In the heart of Bajo de San Isidro, on Calle Roque Sáenz Peña at 1138, hidden among trees and plants, is a typical alpine-style mansion. Its facade with exposed bricks, gabled roofs with tiles, white walls and several windows with wooden shutters; reminiscent of the beautiful Central European villages.
“Bolos”, reads on a piece of wood from yesteryear. It is just a preview of the variety of sports that are practiced inside the Austrian Sports and Social Club. Passing through an arched iron gate, you enter the restaurant’s spacious hall filled with tables dressed with placemats from different iconic monuments and statues of Vienna. “March a leberwurst (starter) and a Currywurst,” sings Kevin, one of the young waiters.
At another of the tables, some twenty flirtatious ladies gathered to celebrate Silvita’s birthday. They sing and clap, over and over again. They feel comfortable, as if the bright dining room is an extension of their home. In the large patio with a garden next to a beautiful vine, several parishioners contemplate the warm winter sun located at the little tables outside. Although the weather is cool, They warm up as soon as they take a bite of the famous goulash with Spätzle.
“They ask for it all year round, but in winter it is the undisputed star,” confesses Johnnie Giebert, one of those in charge of the concession of Austrian Restaurant. Between the months of June and July, the figures were a success: more than 500 kilos have come out.
They say that the history of the emblematic “Sportklub Austria” It began to be written in 1929, when a group of immigrants settled in the North Zone of Greater Buenos Aires.
At the time, they built their own headquarters and inaugurated a large swimming pool, bowling and tennis courts. Some time later the restaurant arrived: families began to enjoy the succulent typical dishes that they longed for so much from the land of their ancestors. Since then, the unmistakable flavors of goulash, leberwurst and strudel have made their grand entrance.
In a short time, it became a meeting point for the community. “I have been coming here for years with my family and now I bring my children. My favorite dish is goulash. Now in winter I also usually order it vacuum-packed to eat at home,” says Veronica, 45. Ernesto, another fanatic, says that he goes for a walk every week with his group of friends. In gatherings they like to share the “Nordic” picada with smoked tenderloin and bondiola, leberwurst, krakow, German sausage, cheese, pickles, relish and the inevitable fries. Like them, there are several who choose the place for its family atmosphere, warmth and abundant dishes.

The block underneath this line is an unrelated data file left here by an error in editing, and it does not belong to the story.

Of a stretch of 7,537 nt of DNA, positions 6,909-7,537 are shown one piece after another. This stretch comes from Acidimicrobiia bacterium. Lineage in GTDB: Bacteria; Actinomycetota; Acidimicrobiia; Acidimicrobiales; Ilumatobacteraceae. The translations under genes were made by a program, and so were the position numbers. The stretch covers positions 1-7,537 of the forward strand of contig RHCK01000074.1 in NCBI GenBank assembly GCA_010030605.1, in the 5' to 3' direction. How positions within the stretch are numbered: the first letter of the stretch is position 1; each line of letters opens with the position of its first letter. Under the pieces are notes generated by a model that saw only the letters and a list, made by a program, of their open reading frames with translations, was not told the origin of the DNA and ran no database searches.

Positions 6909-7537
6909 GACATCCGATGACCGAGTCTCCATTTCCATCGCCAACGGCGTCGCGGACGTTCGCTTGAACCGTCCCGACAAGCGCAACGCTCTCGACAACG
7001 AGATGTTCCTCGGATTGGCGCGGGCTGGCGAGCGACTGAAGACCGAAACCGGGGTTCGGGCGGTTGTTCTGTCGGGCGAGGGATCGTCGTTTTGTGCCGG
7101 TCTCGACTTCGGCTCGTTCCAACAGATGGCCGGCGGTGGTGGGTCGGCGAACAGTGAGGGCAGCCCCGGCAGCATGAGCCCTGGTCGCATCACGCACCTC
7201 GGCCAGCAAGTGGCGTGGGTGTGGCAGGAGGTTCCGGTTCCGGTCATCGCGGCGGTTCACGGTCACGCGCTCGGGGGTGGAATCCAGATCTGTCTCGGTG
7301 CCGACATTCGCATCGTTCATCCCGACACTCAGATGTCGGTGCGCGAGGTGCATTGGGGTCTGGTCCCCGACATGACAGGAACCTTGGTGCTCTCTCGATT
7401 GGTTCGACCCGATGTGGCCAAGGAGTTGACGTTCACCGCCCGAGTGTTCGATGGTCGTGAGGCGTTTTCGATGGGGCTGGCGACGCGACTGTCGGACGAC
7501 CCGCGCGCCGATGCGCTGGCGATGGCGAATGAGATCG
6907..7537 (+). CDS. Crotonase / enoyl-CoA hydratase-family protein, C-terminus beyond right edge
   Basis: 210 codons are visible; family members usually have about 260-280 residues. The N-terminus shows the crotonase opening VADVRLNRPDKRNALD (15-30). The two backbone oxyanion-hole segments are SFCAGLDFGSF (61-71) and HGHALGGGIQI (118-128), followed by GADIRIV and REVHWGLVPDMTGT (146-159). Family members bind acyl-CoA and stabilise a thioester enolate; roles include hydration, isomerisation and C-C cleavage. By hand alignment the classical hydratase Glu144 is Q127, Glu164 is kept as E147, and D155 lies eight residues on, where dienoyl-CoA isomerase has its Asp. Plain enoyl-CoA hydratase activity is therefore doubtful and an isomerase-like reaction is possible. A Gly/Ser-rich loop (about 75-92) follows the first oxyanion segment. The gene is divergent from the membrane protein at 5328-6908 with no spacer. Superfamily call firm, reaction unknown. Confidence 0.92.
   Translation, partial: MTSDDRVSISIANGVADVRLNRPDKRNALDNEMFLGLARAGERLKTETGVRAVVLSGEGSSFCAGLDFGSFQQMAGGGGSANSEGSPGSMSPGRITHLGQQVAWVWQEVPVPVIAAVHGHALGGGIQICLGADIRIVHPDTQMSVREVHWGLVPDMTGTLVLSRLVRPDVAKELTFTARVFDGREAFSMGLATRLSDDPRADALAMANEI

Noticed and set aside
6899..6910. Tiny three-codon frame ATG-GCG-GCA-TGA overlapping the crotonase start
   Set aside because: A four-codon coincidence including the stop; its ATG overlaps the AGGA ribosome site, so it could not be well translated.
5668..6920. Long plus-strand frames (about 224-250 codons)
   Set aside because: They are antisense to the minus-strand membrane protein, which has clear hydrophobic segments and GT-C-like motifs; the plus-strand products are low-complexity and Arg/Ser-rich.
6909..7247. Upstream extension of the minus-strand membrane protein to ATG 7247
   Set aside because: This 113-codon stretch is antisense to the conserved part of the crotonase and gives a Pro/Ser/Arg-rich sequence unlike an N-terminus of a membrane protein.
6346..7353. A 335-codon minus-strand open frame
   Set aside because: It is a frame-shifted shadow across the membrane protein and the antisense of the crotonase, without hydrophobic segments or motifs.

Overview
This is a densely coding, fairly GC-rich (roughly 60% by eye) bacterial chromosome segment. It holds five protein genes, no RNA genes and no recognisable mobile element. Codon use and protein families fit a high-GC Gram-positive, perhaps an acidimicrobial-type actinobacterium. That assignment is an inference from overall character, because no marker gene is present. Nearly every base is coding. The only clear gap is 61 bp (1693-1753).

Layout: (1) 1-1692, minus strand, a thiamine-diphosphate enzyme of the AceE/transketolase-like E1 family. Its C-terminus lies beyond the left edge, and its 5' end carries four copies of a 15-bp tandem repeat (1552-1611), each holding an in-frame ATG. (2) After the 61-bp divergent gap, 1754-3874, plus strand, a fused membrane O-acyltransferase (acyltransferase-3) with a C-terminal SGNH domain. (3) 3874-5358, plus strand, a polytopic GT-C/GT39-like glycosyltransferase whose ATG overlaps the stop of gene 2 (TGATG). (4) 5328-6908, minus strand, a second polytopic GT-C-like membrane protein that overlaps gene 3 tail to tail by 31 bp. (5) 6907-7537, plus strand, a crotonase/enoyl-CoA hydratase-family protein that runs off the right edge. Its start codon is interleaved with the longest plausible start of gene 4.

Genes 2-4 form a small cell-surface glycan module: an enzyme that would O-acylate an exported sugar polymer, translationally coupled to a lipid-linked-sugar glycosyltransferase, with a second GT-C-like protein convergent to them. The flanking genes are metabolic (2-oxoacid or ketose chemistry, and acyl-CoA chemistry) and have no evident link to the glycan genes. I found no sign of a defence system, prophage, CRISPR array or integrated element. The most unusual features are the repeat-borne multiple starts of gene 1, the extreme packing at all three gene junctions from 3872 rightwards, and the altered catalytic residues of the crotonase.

It is almost one in the afternoon and the large hall is packed. With great speed, the chefs listen carefully to the orders and prepare the orders: from Currywurst with Coleslaw; passing through the Polish thread, up to a “Kassler”, a succulent cured and smoked pork rib with sauerkraut and roasted apples. At one of the rectangular tables, four friends snack on a classic: sausage tasting. It comes with six different varieties and a couple of side dishes (including potato salad and Coleslaw). “All the cured meats and sausages are handcrafted here,” says Giebert, who as a child grew up in the family farm in La Paz, Entre Ríos. There, during the slaughter season, he discovered his true passion.
“I became a fan of charcuterie and the truth is that I love it. More than a decade ago I met César “Wilson” Sagario and he infected me even more with the passion for this world that allows us to try recipes and formulas all the time”, he says, who loves to venture with different spices and aromatics: from curry, cachi salta paprika (with intense spicy flavor), coriander ginger, basil, parsley and mint. “It is fun to surprise the diner with novelties. Every month we present a new sausage”, he advances. Among the classics, the emblematic “Currywurst” stands out, based on chicken and bacon with curry, lime peel and fresh herbs; the Polish Thread, a mix of pork, beef, bacon and spices with a slight smoky flavor and the “Vienna”, made with steer meat, pork and bacon. Lightly smoked. “The Weisswurst, with 50% chicken meat and the remainder lean bacon with added herbs, milk and egg, also has a lot of fans”, he assures. His version of Leber includes ginger, cardamom, black and white pepper, nutmeg, cloves, among other spices. It is accompanied with a homemade rye bread.
The culinary journey through the lands of musical genius Amadeus Mozart continues with goulash with Spätzle, the house’s great workhorse.
Habitués go out of their way for this dish at any time of the year. “In June the demand was impressive. We beat records”, advances Johnnie. Although there are countless recipes, the one offered here is super simple. “We use roast beef. The ragout is cooked at a low temperature and has onion, cachi peppers (we don’t use paprika), salt and pepper”, he sums up. When there are large groups, they usually order the portion for four: a large casserole arrives in the center of the table to share.
For the sweet moment, bite into the “Apfelstrudel”, the apple strudel with a soft puff pastry and topped with American cream ice cream. Another emblem is the famous Sacher cake, a cake that originated in Vienna at the beginning of the 19th century. It is a soft chocolate sponge cake filled with apricot jam and covered with chocolate.
“The beauty of simplicity,” reads a rustic sign on the restaurant’s door. At the club they are already preparing to receive the faithful guests of the weekend. Among the regulars will be Erni, a 94-year-old woman, enjoying her portion of goulash under the vine.